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THE LACK OF REPOSE

THE LACK OF REPOSE In a dialogue whose precedents include Oscar Wilde's "Critic as Artist," two fictional professors of English take up the relationship between aestheticism and quietism. Their conversation begins with a debate on the necessity of treating sociopolitical contexts when teaching literature then moves to connections among aesthetic experience, political disengagement, inactivity, and contemplation explored by Wilde, Miguel de Molinos, Aristotle, Hannah Arendt, Walter Pater, Arthur Schopenhauer, Johann Winckelmann, and others. Having described the influence of nineteenth-century science and determinism on Wilde's gospel of inaction, as well as Pater's adaptation of the Winckelmannian view that people and things express their nature most truly when still, one speaker wonders whether aesthetic experience gains some of its significance from its affiliation with leisure. The other resists the idea that repose might constitute one of life's key desiderata, but notes at the close how both his own view and his interlocutor's are adumbrated in the Wallace Stevens poem that furnishes the dialogue its title. http://www.deepdyve.com/assets/images/DeepDyve-Logo-lg.png Common Knowledge Duke University Press

THE LACK OF REPOSE

Common Knowledge , Volume 15 (3) – Oct 1, 2009

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Publisher
Duke University Press
Copyright
Duke University Press
ISSN
0961-754X
eISSN
1538-4578
DOI
10.1215/0961754X-2009-021
Publisher site
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Abstract

In a dialogue whose precedents include Oscar Wilde's "Critic as Artist," two fictional professors of English take up the relationship between aestheticism and quietism. Their conversation begins with a debate on the necessity of treating sociopolitical contexts when teaching literature then moves to connections among aesthetic experience, political disengagement, inactivity, and contemplation explored by Wilde, Miguel de Molinos, Aristotle, Hannah Arendt, Walter Pater, Arthur Schopenhauer, Johann Winckelmann, and others. Having described the influence of nineteenth-century science and determinism on Wilde's gospel of inaction, as well as Pater's adaptation of the Winckelmannian view that people and things express their nature most truly when still, one speaker wonders whether aesthetic experience gains some of its significance from its affiliation with leisure. The other resists the idea that repose might constitute one of life's key desiderata, but notes at the close how both his own view and his interlocutor's are adumbrated in the Wallace Stevens poem that furnishes the dialogue its title.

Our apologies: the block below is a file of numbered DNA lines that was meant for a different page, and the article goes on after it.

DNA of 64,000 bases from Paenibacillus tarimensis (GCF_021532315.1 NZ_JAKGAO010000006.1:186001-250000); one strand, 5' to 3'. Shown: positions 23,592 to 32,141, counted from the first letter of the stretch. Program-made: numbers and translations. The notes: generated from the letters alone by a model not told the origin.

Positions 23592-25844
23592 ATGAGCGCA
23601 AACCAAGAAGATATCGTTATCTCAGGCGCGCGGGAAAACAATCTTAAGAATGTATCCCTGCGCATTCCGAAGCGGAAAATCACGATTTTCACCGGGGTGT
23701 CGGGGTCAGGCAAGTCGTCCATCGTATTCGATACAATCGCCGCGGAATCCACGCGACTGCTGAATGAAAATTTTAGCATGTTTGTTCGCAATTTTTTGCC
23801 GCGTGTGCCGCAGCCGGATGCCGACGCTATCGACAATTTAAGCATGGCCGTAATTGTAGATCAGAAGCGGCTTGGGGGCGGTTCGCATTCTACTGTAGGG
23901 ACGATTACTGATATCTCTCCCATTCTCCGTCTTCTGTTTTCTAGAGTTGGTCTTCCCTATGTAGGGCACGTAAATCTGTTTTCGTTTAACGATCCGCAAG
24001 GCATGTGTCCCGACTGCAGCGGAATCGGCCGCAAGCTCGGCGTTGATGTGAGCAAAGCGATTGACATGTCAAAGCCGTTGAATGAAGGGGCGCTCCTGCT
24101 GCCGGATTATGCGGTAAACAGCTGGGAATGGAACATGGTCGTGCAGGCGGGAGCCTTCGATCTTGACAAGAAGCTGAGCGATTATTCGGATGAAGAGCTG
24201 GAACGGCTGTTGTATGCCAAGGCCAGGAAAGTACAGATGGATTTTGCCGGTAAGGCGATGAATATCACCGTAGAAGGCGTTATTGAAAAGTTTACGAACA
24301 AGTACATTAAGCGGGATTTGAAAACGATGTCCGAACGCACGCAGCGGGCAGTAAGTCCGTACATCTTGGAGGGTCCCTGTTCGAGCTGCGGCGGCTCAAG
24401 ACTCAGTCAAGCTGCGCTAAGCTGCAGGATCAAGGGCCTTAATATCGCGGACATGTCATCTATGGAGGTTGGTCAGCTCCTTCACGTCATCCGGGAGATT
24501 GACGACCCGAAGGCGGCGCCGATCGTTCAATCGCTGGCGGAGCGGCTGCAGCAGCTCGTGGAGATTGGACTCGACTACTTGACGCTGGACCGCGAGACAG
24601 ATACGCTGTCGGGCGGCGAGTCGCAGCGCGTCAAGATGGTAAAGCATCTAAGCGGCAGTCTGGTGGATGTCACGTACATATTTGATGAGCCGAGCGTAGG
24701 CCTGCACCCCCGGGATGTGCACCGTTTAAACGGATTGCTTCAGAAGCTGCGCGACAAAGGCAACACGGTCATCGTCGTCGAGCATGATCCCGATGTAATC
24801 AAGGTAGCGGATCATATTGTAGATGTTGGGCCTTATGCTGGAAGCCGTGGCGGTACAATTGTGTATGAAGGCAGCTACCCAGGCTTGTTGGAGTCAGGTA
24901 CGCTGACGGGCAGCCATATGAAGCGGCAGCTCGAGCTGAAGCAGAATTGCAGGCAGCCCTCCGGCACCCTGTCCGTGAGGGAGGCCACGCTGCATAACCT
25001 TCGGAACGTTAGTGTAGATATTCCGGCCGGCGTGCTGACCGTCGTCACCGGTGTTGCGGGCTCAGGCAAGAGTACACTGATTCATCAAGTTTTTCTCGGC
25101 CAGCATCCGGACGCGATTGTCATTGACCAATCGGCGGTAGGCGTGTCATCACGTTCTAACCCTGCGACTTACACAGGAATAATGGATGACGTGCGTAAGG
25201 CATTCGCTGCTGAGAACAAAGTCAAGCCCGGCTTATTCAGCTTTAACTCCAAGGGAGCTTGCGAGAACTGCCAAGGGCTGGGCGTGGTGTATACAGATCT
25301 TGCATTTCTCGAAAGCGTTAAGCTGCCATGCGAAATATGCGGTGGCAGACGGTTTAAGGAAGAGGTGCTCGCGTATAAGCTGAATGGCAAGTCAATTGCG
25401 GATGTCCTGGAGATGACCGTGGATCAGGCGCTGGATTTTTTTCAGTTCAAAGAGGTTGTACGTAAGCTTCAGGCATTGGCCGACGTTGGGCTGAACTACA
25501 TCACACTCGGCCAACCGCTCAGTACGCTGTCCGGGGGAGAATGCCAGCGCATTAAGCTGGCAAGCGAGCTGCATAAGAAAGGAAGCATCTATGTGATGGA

Journal

Common KnowledgeDuke University Press

Published: Oct 1, 2009

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